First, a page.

A new fitness-technology startup wants to stream exercise classes in your living room--no TV screen or equipment required. Here's what you do need: a mirror.

The company, fittingly named Mirror, has developed a responsive device that looks like a full-length mirror and will stream a range of on-demand personalized workouts, including yoga, Pilates, cardio, strength, and boxing. The smart mirror reflects not only your own image but also shows an instructor and other workout fiends (if you're in a group class).

Mirror, which launches publicly Feb. 6 and has raised $13 million in funding, was founded by Brynn Putnam, the creator of NYC-based gym boutique Refine Method.

"To me, working out at home always meant compromising--your workout is going to be less fun and less effective and more frustrating," says Putnam, a former Inc. 30 under 30 honoree. "So for me, enabling people to work out without sacrifice is just really going to change how people live the rest of their lives."

Putnam says the personalized workout will go beyond just choosing different workout modes. Mirror will offer both one-on-one personal training or group class experiences with "real-time personalization" based on user feedback and biometric data. When pressed on the details of how the product works, Putnam declined to explain other than to say the device is a full-length mirror with an LCD display, surround-sound speakers, camera, and a microphone.

Although smart mirrors sound pretty futuristic, the technology can be surprisingly simple. For instance, you can build one at home using a two-way mirror, monitor, and a Raspberry Pi computer to program the software.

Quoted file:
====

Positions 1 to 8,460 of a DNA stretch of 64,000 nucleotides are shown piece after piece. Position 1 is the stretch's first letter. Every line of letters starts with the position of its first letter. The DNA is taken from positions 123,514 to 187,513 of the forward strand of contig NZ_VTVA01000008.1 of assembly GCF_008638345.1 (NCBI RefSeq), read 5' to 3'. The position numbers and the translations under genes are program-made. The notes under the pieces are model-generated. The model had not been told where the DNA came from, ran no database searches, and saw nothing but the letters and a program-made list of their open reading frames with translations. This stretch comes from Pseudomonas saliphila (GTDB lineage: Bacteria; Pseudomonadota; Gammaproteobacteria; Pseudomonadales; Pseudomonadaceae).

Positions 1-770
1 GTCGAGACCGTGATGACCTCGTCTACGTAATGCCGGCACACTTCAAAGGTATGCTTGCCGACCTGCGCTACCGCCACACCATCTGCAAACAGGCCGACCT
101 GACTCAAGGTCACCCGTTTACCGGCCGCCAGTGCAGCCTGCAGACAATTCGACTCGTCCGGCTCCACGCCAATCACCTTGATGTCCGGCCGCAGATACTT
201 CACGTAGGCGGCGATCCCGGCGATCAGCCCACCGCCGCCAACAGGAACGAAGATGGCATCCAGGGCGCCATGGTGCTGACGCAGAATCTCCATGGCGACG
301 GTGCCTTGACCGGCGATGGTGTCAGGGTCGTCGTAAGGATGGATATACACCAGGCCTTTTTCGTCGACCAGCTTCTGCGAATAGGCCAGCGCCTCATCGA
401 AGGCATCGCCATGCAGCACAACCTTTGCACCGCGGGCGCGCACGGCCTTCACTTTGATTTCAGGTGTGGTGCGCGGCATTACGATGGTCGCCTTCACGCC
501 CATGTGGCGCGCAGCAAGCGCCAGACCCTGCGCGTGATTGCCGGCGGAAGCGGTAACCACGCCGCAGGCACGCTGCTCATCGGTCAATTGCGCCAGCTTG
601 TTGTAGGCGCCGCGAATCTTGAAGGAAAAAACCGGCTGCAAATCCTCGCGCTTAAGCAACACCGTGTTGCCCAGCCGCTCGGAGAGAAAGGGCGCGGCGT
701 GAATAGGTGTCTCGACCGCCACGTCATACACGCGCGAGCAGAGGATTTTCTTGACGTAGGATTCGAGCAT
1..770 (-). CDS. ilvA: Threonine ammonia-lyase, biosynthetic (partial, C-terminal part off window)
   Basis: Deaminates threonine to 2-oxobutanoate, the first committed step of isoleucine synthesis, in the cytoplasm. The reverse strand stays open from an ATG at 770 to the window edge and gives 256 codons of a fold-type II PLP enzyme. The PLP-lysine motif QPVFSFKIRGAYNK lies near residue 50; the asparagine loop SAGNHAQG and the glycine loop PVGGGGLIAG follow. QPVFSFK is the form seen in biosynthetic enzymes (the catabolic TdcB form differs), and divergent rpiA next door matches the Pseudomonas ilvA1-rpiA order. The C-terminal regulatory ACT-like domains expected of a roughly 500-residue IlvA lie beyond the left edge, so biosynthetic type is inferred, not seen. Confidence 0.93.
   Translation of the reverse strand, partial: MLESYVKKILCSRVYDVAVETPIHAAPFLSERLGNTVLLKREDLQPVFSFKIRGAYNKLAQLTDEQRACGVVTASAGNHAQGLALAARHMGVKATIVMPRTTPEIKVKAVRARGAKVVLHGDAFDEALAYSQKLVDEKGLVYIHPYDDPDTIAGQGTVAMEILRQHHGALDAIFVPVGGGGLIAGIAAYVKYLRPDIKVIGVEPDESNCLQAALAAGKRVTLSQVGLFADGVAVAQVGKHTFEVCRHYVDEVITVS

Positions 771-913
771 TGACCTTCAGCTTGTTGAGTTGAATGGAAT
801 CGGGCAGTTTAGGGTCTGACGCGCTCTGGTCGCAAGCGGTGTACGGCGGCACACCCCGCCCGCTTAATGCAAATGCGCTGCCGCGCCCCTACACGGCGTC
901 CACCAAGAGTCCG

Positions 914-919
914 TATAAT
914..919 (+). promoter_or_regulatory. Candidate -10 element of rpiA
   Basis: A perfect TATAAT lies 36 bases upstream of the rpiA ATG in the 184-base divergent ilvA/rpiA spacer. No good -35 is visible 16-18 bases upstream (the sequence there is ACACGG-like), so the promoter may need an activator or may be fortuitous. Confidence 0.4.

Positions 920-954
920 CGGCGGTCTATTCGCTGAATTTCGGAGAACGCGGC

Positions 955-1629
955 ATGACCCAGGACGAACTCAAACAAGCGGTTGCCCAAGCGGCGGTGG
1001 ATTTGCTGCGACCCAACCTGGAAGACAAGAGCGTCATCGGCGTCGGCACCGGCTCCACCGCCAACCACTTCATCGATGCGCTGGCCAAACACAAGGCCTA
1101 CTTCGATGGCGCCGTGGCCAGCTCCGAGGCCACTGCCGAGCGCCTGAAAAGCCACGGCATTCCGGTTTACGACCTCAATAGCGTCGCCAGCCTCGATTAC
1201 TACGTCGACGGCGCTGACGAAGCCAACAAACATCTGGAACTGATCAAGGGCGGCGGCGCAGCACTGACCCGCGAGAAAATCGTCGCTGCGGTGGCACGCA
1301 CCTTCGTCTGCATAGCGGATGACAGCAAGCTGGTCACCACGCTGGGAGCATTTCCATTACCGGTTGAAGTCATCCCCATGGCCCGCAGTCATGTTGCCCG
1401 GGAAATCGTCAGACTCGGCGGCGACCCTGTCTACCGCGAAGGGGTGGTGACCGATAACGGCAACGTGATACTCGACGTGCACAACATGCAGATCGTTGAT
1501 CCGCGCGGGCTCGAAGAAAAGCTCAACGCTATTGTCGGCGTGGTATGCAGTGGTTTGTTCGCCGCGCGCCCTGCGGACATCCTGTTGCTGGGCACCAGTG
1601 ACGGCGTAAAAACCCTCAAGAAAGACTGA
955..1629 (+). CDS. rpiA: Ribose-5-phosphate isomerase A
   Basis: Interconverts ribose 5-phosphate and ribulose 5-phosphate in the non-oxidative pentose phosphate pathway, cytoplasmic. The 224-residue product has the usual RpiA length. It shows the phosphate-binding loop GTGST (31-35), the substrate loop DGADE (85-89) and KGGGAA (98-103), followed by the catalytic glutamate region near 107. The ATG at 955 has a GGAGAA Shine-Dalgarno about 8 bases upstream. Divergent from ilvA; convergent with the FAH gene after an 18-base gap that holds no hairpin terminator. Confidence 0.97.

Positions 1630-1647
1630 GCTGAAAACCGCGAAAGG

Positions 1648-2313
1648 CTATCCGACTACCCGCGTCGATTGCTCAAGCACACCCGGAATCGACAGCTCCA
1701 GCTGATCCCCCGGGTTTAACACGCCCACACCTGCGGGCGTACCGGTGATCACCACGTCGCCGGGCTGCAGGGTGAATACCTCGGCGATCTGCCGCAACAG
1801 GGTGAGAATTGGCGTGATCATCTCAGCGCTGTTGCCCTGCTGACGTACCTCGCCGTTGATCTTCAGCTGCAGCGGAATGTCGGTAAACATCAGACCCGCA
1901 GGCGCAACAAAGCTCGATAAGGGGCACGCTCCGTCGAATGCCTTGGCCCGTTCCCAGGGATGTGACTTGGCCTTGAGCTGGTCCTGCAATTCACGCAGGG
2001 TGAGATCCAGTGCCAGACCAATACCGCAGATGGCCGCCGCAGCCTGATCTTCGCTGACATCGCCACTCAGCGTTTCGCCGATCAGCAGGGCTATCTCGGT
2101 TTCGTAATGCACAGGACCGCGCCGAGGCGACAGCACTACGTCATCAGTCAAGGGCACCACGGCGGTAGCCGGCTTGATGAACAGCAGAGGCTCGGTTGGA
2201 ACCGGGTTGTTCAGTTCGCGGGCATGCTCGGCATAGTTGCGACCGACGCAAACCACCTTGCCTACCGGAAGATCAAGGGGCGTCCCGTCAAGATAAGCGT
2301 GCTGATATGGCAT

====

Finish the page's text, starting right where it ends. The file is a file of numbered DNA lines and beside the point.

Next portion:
That's exactly how 34-year-old Putnam built her first prototype in her kitchen in 2015. 

The idea for the product came from her background as a New York City Ballet dancer. After retiring her ballet shoes at 26, she started a high-intensity gym company, Refine Method. Refine offers small classes at locations throughout New York City. 

In 2015, she made upgrades to her Refine Method studios, including new classes, high-tech equipment, and plain old Ikea mirrors. When she polled her clients about their favorite part of the upgrade, they said that they loved the mirrors. As a dancer, Putnam says, mirrors can be empowering.

"When you grow up as a dancer, you grow up working out looking at a mirror," she says. "It's sort of the incredible feedback that you get and the simple ability to see yourself and your movement."

So she built a prototype and raised her first seed round in November 2016. The Mirror team is now 15 people. The fitness classes will be filmed in a production studio and the instructors will come from eight other boutique exercise studios around New York City.

Mintel senior health and wellness analyst Marissa Gilbert says that mirrors integrated with technology are becoming more of a reality, though most applications so far are in the household and involve voice activation to, say, announce the news. Smart mirrors also have potential retail applications: recently, Amazon patented "smart mirrors" where you can try on virtual clothes.

Mirror is part of a growing trend of fitness-tech products designed to bring the class experience to the home. Peloton introduced a $4,000 treadmill at this year's CES that streams running and cross-training classes. Flywheel rolled out an at-home bike with streaming content last May. Widerun and Vizoom offer at-home spinning workouts that use virtual reality content. According to Mintel research, 36 percent of adults show interest in streaming free fitness content. With more streaming options available from the comfort of people's living rooms, Mirror is going to have to compete on the quality of its visuals and the content of its workouts.

Putnam says Mirror will be available "sometime this spring," though she declined to provide details on pricing.